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Pneumonias and HIV

October 26, 2015

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Pneumocystis (jiroveci) Pneumonia (PCP)

PCP is caused by a fungus called Pneumocystis jiroveci. A healthy immune system can control the fungus. However, in people living with HIV with CD4 cell counts below 200, Pneumocystis can be a problem.

PCP has been the most common opportunistic infection and the most common pneumonia in people living with HIV since the beginning of the AIDS epidemic. While PCP used to be deadly for many people living with HIV, it is now preventable and treatable. Drugs to prevent PCP are recommended for all people living with HIV with CD4 cell counts below 200. Taking drugs to prevent disease is called "prophylaxis".


  • Fever
  • Shortness of breath or difficulty breathing, especially with activity
  • Dry, non-productive cough (no mucus or phlegm)
  • Weight loss

Anyone with these symptoms should see a health care provider immediately.


  • Sputum, or mucus sample taken for special stain for PCP
  • Chest x-ray may have a characteristic appearance
  • Because the chest x-ray may also appear normal in someone with PCP, diagnosis is usually based on a combination of factors, including symptoms, physical exam, sputum sample, chest x-ray, amount of oxygen in the blood, and other blood tests.


  • Antibiotics:

    • First choice treatment is Bactrim or Septra for those not allergic to the sulfa contained in the drug
    • If you are allergic to sulfa, there are other antibiotics available to treat PCP
  • Prednisone (a steroid) can be used to reduce inflammation
  • Usually treated for three weeks
  • To avoid getting PCP again after the infection has been treated, a person stays on a lower dose of antibiotics until her or his CD4 count is above 200 for at least three to six months. This is called "secondary prophylaxis."


  • People with fewer than 200 CD4 cells take oral Bactrim or Septra
  • If you are allergic to sulfa, there are alternative drugs for prophylaxis
  • You may discontinue prophylaxis when your CD4 cell count rises above 200 for at least three to six months

Bacterial Pneumonias

Bacteria that cause pneumonia are commonly found in the nose and throat. In people living with HIV who have weakened immune systems, especially women living with HIV, the bacteria can multiply and work their way into the lungs, causing pneumonia. The most common bacteria to cause pneumonia in the US are Streptococcus pneumoniae (pneumococcus).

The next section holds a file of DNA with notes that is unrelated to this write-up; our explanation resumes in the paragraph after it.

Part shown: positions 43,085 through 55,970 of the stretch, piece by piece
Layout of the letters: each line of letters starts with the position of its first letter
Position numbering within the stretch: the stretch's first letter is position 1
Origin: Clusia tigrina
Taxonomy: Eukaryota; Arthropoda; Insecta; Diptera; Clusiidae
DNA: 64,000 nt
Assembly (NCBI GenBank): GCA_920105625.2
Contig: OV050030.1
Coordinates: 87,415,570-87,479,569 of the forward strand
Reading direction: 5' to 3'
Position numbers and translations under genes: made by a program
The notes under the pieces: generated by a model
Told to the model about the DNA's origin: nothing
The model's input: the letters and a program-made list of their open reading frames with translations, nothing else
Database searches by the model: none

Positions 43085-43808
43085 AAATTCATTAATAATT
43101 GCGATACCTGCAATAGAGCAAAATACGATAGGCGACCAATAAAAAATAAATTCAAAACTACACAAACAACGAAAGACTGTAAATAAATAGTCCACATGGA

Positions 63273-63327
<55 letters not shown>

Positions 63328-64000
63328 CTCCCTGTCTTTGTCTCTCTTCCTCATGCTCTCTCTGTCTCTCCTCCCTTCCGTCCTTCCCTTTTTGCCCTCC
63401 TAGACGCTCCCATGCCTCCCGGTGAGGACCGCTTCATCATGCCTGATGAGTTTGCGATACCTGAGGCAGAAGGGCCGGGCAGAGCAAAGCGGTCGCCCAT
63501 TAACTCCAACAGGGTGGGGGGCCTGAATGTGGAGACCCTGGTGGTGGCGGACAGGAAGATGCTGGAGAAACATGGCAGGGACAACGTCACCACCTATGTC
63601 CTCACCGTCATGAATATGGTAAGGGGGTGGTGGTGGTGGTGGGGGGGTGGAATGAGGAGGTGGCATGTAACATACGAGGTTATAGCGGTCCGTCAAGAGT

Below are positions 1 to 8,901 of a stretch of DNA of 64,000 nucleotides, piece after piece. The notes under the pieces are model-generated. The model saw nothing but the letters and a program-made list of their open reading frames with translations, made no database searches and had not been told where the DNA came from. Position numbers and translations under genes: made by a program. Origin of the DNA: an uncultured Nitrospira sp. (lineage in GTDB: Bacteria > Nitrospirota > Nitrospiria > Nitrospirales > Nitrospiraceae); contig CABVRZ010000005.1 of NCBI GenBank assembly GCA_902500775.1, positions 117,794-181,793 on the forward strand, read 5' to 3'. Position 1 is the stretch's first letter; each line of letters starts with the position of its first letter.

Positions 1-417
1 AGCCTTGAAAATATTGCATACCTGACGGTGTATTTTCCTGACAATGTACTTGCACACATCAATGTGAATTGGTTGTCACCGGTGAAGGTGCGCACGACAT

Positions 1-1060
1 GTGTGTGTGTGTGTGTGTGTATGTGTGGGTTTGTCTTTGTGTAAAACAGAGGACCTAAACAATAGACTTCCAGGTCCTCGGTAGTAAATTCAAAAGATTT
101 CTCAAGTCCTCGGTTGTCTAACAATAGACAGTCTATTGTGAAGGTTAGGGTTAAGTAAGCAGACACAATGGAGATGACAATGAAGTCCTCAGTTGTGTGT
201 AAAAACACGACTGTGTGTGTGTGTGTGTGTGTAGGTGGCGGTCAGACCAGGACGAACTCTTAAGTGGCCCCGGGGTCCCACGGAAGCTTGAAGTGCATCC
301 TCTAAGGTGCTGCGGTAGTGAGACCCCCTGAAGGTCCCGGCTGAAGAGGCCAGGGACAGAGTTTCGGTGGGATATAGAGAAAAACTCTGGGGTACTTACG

• Onset usually quick (within days)
  • Fever
  • Sweating
  • Shaking/chills
  • Cough that produces rust colored or greenish mucus
  • Increased breathing and pulse rate
  • Bluish colored lips or nails


  • Bacterial pneumonias are almost always treatable with antibiotics


  • There are two vaccines to prevent pneumococcal pneumonia: PPSV23 (Pneumovax) and PCV 13 (Prevnar 13). Both are recommended for all people living with HIV 19 years of age or older to reduce the risk of developing pneumococcal pneumonia
  • The Pneumovax vaccine is given initially and repeated at age 65. It is no longer recommended to receive this vaccine every five years.
  • The Prevnar 13 vaccine is only given once
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How to Prevent PCP
More on Pneumocystis Pneumonia (PCP)

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This article was provided by The Well Project. Visit The Well Project's Web site to learn more about their resources and initiatives for women living with HIV. The Well Project shares its content with to ensure all people have access to the highest quality treatment information available. The Well Project receives no advertising revenue from or the advertisers on this site. No advertiser on this site has any editorial input into The Well Project's content.

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